It is interesting to go back in time to see the church in its primitive state….when the Spirit was still directly instructing Christians on how God wanted religion practiced.

One of the most detailed cases of conversion is the Ethiopian whom Philip taught while traveling down a lonely back road (Acts 8:26-40). This treasurer requested baptism, and Philip conducted his baptism in the way God approves.

Note carefully how baptism was done in the New Testament.

  • The treasurer made a confession of faith before baptism.  He said, “I believe that Jesus Christ is the Son of God” (Acts 8:37). No one can be scripturally baptized unless he has faith in Jesus (John 8:24; Mark 16:16)and is willing to make it known (Romans 10:9-10). Note that he did not confess that God had for Jesus’ sake already forgiven his sin, since his baptism was for the purpose of forgiving sin (Acts 2:38; Acts 22:16; 1 Peter 3:21).
  • The treasurer was immediately baptized. He did not hesitate nor procrastinate. He was not told he would have to be voted on (unheard of in the New Testament) or that he would be on probation for some time. He did not have to go through weeks of classes or have to wait for several others who also wanted to be baptized. Someone has noted that no sinner in the Book of Acts ate, drank, or slept before being baptized once they learned that they were lost.
  • Both the candidate and the administrator got in the water. They “both went down into the water” and came up out of the water (Acts 8:38-39). Some have said that the eunuch was holding up a water jug when he said, “See here is water…” (One older lady heard that and said, “My Bible says they both went down into the water. Are you telling me they both went down into a jug?!” Insert “jug” for water in the text and see the silliness of it.) Baptism in the New Testament was always a burial—never sprinkling or pouring (Mark 1:10; John 3:23; Romans 6:4-5; Colossians 2:12).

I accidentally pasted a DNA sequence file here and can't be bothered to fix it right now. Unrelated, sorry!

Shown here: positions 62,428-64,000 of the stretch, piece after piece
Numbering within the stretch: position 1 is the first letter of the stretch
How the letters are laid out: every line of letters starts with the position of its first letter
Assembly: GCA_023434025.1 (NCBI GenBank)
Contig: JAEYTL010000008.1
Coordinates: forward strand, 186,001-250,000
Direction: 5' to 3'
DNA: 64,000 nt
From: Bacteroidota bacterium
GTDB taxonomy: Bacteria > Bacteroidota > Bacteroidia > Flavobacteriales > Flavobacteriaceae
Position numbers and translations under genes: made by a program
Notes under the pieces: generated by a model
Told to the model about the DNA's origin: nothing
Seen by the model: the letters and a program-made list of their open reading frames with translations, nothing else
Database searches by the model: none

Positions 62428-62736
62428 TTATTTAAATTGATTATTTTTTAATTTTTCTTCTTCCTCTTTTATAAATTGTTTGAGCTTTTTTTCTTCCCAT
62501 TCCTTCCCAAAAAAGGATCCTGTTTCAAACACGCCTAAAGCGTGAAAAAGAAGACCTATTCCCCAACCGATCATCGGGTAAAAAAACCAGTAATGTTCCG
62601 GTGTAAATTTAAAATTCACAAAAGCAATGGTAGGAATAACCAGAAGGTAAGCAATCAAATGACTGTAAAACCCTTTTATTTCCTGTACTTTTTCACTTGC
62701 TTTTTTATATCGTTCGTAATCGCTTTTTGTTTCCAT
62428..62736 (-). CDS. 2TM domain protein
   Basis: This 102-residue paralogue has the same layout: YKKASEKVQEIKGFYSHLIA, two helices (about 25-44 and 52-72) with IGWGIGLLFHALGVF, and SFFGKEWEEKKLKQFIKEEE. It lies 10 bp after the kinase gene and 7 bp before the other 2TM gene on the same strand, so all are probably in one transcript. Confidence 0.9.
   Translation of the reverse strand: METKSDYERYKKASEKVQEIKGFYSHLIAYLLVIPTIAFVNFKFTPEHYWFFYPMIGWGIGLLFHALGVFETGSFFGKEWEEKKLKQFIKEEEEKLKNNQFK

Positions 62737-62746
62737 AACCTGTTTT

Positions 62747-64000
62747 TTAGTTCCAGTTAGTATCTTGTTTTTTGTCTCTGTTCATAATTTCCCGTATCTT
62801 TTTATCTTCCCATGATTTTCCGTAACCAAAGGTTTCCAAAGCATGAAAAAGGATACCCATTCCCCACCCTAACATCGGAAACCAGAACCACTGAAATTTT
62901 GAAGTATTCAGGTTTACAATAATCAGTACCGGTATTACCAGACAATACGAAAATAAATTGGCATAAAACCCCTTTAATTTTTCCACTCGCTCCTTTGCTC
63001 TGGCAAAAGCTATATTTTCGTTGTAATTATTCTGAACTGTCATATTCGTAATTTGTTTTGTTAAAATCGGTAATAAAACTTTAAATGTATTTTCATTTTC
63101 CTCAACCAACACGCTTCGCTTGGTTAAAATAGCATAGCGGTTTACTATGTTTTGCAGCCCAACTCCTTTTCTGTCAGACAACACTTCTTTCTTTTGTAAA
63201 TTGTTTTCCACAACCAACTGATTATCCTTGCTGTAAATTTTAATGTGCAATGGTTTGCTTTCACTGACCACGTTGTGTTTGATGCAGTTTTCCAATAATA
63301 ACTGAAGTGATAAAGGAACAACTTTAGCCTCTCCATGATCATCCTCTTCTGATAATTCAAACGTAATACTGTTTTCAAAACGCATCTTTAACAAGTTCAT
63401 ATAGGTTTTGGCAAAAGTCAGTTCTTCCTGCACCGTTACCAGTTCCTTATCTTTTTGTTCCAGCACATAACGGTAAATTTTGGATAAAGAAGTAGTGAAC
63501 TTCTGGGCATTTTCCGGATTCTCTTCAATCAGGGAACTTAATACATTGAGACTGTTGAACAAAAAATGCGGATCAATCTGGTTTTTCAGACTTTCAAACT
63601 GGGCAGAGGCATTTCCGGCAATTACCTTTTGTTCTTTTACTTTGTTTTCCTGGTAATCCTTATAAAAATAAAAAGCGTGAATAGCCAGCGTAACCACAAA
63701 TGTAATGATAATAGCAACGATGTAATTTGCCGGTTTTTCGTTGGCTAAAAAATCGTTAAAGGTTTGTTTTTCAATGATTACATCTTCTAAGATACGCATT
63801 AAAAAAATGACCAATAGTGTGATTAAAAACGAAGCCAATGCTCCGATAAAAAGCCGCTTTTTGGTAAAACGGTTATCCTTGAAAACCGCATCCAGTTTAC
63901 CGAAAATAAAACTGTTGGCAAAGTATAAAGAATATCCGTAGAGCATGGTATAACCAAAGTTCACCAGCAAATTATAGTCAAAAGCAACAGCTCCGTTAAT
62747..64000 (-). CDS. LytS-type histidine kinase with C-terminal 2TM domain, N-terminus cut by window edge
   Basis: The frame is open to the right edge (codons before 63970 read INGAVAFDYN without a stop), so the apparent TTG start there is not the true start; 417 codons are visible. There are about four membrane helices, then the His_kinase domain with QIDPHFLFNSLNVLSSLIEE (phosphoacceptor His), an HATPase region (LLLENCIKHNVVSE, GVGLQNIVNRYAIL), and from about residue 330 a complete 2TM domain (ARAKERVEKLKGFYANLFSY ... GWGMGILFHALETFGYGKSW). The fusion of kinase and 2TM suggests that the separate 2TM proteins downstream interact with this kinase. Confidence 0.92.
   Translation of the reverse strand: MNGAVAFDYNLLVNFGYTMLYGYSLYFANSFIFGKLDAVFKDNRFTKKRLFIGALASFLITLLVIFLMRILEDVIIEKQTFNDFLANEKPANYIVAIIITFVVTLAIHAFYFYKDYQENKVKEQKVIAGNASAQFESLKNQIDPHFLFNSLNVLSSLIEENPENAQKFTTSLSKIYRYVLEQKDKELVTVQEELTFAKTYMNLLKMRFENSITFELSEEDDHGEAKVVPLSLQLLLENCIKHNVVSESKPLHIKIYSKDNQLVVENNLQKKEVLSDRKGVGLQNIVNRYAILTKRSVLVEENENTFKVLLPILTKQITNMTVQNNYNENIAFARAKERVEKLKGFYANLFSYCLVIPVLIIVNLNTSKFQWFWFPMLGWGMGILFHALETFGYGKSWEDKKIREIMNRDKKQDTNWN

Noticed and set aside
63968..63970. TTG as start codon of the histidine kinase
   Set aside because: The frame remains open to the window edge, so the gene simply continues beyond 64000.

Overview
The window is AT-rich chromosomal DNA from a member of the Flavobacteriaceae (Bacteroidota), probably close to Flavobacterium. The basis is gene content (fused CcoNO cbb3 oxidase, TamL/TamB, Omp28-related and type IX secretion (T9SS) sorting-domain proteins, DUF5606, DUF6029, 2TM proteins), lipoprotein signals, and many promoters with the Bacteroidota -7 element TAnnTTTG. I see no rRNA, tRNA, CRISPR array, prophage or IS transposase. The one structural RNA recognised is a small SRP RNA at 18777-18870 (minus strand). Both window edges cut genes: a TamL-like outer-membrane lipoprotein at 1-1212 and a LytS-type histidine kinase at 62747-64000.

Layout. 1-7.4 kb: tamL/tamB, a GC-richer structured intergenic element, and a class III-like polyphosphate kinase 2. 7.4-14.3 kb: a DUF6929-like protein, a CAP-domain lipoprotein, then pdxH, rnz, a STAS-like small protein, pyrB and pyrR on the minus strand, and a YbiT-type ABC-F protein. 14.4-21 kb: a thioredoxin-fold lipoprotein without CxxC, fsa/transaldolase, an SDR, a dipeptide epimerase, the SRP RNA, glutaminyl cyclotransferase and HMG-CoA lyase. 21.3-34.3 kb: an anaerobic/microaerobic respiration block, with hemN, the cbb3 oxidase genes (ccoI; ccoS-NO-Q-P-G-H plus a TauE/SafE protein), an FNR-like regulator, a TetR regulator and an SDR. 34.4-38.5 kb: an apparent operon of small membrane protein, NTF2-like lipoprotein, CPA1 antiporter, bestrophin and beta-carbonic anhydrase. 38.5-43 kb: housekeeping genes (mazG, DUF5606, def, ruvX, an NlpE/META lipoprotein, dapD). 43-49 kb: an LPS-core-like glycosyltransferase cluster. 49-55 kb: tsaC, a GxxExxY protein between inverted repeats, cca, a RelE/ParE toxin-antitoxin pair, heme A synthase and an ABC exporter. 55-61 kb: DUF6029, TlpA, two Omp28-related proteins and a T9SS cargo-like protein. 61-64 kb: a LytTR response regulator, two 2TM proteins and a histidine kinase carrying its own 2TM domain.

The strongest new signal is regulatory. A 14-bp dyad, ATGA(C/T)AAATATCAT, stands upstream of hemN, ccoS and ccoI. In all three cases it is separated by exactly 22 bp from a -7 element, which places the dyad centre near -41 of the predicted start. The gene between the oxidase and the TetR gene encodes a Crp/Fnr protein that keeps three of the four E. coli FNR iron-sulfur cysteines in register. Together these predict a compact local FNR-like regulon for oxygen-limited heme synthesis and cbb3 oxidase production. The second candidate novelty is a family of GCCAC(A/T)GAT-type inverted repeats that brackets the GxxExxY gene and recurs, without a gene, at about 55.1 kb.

• Baptism began a joyful journey with God. Acts 8:40 says this new Christian “went on his way rejoicing.” Why? Because his sins were washed away and he had been added to God’s family, the church (Acts 2:47).

Each of God’s steps to salvation is important:

  • Faith changes man’s thinking (Hebrews 11:6);
  • Repentance changes his lifestyle (Acts 3:19);
  • Confession of faith forces him to “come out in the open” (Matthew 10:32-33);
  • Baptism changes his guilty state (from “outside” to “inside” Christ’s body, Galatians 3:26-27).

Study the other cases of conversion in the Book of Acts and note carefully the original pattern. Let’s do what they did.

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